Net Operating Without
    Investment Income and Contributions /
    Total Operating Revenue
    2001 2000 1999 1998
    Amherst College 37.57% 36.18% 61.05% 80.59%
    Boston University 212.93% 155.92% 184.77% 222.44%
    Carnegie Mellon 62.49% 59.05% 66.92% 48.89%
    Clarkson University 81.68% 55.41% 64.31% 30.62%
    Drexel University 80.95% 76.36% 78.07% 110.84%
    Rensselaer Polytechnic Institute 15.05% 22.13% 35.41% 36.80%
    Rochester Institute of Technology 27.13% 11.05% 10.47% 11.44%
    Worcester Polytechnic Institute 30.98% 27.84% 39.51% 45.03%
  5. Increase in Net Assets Ratio: This is a measure of our total equity and is a very useful measure to compare against inflation. The extent to which our net assets grow faster than inflation suggests real growth in our financial resources. As can be seen, until the impact of the economy on our position last year, our ratios had been much greater than inflation; we still compare favorably among this group of institutions.

    Increase in Net Assets
    Total Indrease in Net Assets /
    Total Net Assets Beginning Balance
    2001 2000 1999 1998
    Amherst College -1.6% 39.72% 14.43% 15.10%
    Boston University -29.12% 32.36% 17.24% 17.01%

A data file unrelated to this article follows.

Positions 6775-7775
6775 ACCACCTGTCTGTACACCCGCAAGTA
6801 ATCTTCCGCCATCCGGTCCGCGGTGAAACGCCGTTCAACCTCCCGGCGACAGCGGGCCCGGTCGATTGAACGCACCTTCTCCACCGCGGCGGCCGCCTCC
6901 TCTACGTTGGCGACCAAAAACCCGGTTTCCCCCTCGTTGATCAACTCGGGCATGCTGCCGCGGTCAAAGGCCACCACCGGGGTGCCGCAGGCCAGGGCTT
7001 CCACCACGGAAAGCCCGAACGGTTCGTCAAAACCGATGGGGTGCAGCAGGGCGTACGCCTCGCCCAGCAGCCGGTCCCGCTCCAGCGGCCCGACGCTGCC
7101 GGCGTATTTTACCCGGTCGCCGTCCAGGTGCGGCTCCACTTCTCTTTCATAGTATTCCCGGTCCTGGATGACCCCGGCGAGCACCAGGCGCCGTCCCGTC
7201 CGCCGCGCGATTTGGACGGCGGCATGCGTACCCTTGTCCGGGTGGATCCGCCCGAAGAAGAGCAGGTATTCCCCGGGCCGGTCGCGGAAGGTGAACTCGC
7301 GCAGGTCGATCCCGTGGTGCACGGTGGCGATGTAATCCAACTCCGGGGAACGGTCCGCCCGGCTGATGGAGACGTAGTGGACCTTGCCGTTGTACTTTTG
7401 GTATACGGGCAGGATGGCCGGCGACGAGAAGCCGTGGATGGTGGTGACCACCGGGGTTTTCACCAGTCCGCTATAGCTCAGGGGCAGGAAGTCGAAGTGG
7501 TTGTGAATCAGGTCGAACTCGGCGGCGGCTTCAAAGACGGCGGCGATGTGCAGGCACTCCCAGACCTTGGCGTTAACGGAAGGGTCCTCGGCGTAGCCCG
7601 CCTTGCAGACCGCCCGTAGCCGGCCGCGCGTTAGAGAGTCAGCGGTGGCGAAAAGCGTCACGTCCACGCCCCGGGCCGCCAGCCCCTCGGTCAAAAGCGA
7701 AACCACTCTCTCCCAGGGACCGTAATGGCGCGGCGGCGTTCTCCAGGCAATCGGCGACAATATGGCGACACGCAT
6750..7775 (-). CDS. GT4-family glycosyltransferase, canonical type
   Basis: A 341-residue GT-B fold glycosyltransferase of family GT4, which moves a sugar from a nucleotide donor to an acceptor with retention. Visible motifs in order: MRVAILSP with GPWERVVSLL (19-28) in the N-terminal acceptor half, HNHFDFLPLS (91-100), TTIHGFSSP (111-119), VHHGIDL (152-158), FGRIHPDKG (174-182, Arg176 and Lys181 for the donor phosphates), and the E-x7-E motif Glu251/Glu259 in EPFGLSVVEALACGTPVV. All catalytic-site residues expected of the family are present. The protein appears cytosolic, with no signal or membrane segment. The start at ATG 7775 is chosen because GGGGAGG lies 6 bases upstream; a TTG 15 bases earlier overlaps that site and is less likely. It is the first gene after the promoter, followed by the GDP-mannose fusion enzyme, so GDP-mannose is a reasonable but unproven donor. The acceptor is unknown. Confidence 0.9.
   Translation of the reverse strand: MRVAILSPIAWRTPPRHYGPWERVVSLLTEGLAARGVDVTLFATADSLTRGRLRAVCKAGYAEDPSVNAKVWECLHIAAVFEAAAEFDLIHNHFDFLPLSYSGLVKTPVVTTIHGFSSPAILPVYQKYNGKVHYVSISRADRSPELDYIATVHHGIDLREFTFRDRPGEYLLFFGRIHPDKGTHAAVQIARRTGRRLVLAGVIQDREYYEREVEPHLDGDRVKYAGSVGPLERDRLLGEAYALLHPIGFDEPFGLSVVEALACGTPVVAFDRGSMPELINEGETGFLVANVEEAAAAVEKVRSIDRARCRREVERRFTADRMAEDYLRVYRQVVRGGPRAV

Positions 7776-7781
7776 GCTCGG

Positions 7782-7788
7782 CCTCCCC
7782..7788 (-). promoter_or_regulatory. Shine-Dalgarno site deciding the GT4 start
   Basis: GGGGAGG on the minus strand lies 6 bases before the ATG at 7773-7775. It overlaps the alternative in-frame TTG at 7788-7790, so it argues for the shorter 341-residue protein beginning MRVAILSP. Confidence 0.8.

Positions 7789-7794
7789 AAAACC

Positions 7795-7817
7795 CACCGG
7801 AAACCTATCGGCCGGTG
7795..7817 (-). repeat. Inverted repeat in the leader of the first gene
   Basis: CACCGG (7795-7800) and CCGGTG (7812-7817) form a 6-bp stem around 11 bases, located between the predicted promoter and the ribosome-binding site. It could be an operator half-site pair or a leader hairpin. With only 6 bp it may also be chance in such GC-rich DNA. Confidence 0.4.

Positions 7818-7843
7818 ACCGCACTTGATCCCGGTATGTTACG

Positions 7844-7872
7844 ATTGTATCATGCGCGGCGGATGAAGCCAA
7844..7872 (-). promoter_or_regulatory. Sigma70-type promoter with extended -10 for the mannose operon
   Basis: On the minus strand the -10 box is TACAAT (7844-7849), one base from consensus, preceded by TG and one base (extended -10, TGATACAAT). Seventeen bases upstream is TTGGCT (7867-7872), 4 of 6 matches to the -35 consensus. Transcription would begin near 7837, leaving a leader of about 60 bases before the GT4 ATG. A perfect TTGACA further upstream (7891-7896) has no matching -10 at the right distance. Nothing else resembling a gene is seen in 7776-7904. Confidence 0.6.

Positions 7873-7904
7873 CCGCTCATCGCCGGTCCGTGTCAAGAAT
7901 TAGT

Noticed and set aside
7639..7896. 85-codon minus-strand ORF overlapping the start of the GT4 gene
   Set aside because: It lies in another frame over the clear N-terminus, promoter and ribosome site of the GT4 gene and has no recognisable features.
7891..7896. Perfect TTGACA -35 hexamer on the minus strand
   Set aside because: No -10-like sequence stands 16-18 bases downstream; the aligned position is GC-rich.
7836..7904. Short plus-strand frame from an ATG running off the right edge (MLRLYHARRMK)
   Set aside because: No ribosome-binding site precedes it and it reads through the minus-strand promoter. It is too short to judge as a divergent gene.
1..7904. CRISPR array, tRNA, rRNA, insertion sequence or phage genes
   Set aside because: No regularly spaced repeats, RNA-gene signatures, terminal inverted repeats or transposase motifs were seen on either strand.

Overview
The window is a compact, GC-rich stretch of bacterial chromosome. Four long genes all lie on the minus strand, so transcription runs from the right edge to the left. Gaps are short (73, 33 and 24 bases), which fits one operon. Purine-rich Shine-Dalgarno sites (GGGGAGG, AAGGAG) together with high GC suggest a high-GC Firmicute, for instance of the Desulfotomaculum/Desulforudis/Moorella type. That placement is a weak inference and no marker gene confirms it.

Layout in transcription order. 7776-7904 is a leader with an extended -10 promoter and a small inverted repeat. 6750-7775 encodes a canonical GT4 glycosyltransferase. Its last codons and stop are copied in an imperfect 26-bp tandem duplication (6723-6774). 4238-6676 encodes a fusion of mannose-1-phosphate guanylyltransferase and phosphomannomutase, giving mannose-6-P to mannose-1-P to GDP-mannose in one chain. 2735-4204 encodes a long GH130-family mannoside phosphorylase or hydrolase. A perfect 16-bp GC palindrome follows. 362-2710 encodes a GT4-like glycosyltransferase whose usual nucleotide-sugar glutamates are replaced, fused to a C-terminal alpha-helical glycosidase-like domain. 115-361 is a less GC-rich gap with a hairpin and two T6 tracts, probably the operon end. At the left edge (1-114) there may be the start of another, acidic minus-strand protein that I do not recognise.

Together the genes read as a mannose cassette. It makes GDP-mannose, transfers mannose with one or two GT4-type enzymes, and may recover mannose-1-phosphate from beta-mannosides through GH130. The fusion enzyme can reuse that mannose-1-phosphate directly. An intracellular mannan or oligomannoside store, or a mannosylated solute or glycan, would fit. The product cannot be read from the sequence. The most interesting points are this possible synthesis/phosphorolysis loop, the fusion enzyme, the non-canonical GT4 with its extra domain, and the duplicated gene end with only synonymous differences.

Carnegie Mellon -6.58% 6.70% 5.35% 7.10%
    Clarkson University -10.59% 5.86% 2.59% 8.32%
    Drexel University 3.02% 8.11% 34.79% 13.16%
    Rensselaer Polytechnic Institute -14.65% 29.38% 12.98% 10.54%
    Rochester Institute of Technology -6.98% 13.55% 8.06% 8.40%
    Worcester Polytechnic Institute -9.92% 30.36% 15.26% 21.17%
  6. Total Return on Long-Term Investments: The goal of the Board’s Investment Committee is prudent management of our endowment to produce long-term growth. At the same time, it is recognized that some portion of the earnings needs to be used to support operations; otherwise, tuition would have to be considerably higher to cover operating expenses. Thus, the Board has adopted a spending rule that directs 5.5 percent of the unrestricted portion of the endowment averaged over the previous two years, one year removed, into each fiscal year’s operating budget. This is consistent with most other institutions, which apply between four and six percent of some moving average to operations. Along with all other institutions in this group, we suffered losses on our investments in FY 01. Nevertheless, our portfolio continues to be managed well and we expect positive returns as the economy improves.